It’s now some time since International Women’s Day, which is certainly not the only day for raising awareness and recognising that there is much still to be done to address the 3 E’s I will talk about in this post:
Equality – being equal in status, rights, or opportunities
Equity – allocating the exact resources and opportunities needed to reach an equal outcome
Enterprise – a project or undertaking, in this case starting or growing businesses which has significant economic potential if equality and equity are addressed effectively.
You may be wondering why I’m writing about this in my blog which usually covers topics such as coaching, development, and mindfulness. Well, read on…
These compelling (and some shocking) statistics help to demonstrate how important and urgent this is:
- It will now be 132 years until gender equality will be achieved – up from 99.5 years in 2021 (World Economic Forum)
- Only 23% of Scotland’s employer-businesses are women owned (Small Business Scotland Survey 2021)
- Up to £250 billion of new value could be added to the UK economy if women started and scaled new businesses at the same rate as UK men (Alison Rose Review of Female Entrepreneurship 2019)
I am encouraged to some degree by the current drive for action and change, as well as feeling frustrated, especially as things slipped back in many areas due to the pandemic.
Being part of it
Women’s Enterprise Scotland (WES) has been at the forefront of the drive to close the gender gap in enterprise participation for 11 years. Their mission is to unlock the missing billions of economic potential caused by systemic barriers to entrepreneurship experienced by women. WES provides gender-informed research, a platform for political advocacy and policy engagement, as well as practical support to empower women to pursue entrepreneurship. There is significant potential to provide (for example) access to funding, and to address equity – allocating the exact resources and opportunities needed to reach an equal outcome.
I am proud to be a WES Ambassador – a role model for women and girls to encourage and inspire them to start and grow their businesses. So far this year I have had opportunities including speaking to Business Studies students at Heriot Watt, training days with WES, and going through media training as part of STV’s Expert Voices. As Ambassadors we proactively seek out opportunities to raise awareness, and are also regularly invited to take part in and take part in research and panels with a variety of organisations, sessions with the Scottish Government, as well as developing our own knowledge in areas like diversity and inclusion, gender bias, and commercial awareness. As a long-term carer, I also see benefit in spreading the message that ‘if I can grow a successful business, you can too’.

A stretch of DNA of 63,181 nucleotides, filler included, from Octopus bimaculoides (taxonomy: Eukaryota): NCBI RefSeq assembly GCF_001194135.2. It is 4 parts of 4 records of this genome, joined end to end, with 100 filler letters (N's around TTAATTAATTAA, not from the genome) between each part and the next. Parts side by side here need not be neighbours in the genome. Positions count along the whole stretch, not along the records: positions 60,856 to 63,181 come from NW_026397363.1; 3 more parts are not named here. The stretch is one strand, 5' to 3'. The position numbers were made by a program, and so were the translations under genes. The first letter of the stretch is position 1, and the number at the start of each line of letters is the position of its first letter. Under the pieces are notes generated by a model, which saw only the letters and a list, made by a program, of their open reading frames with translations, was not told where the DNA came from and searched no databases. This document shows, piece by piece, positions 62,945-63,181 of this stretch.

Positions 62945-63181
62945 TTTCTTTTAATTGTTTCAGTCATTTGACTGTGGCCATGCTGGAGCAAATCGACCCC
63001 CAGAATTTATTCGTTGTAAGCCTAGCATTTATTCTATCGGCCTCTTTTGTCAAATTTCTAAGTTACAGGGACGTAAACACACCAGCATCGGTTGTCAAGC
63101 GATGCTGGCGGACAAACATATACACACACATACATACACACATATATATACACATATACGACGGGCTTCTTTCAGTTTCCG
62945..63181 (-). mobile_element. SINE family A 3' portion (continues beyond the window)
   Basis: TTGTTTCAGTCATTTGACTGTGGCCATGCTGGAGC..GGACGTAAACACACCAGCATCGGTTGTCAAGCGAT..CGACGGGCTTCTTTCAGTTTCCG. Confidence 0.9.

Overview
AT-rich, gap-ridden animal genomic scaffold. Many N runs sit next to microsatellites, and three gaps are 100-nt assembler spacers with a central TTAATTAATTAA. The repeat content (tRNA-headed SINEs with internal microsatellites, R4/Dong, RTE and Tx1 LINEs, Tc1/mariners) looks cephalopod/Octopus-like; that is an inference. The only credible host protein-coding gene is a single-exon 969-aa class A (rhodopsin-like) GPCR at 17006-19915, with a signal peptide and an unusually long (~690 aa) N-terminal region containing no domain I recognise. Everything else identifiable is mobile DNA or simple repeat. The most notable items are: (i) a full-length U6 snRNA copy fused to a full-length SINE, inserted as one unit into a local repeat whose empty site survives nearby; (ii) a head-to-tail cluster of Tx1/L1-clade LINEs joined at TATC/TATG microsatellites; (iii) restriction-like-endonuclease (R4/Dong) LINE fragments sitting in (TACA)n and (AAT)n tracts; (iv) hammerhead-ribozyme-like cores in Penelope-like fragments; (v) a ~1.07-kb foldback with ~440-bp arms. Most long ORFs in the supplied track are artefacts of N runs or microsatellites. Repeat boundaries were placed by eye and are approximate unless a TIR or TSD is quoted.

Who inspires me?
I’m a mum to two grown-up kids, and they are my greatest inspiration for being a WES Ambassador. I want to see more significant change in their lifetime. I believe the next generation is living in a unique time where there are many ways to pursue what they love and are most passionate about, with greater opportunities to build their own business or create a portfolio of work (for example a part-time job and a part-time business), as well as social enterprises to directly address many of the challenges we see in the world today. With this, I believe, will come significant opportunities for enterprise participation.
I believe we owe it to them to up-the-ante on creating a more equal and equitable world, and to encourage them to reach their economic potential.
My commitment in my work
As a coach, author, speaker, and trainer, I am passionate about supporting people to dig deep and find clarity, confidence, and unlock their full potential. Most of my clients are women, and it’s incredible to see them light up when they realise what freedom and choice they actually have, and that it’s possible to make changes to live a life which is aligned with who they are and how they want to be in the world. My heart beats a little bit faster every time when they emerge with confidence, conviction, and self-leadership. And they usually have a big beaming smile on their face too!
A lot of my clients are leaders, entrepreneurs, coaches, and therapists – or aspiring to be – and I am committed to continue supporting them so that the ripple effect of their work directly contributes to the critical positive change which I have described here. I’m also excited to be working with several women who are embarking on a later stage of their career, doing it their way and bringing their valuable experience and passion to create a world which I would be proud to hand over to the next generation. And it counts just as much today – these changes are long overdue.
What is your commitment? How are you contributing to a more equal and equitable world?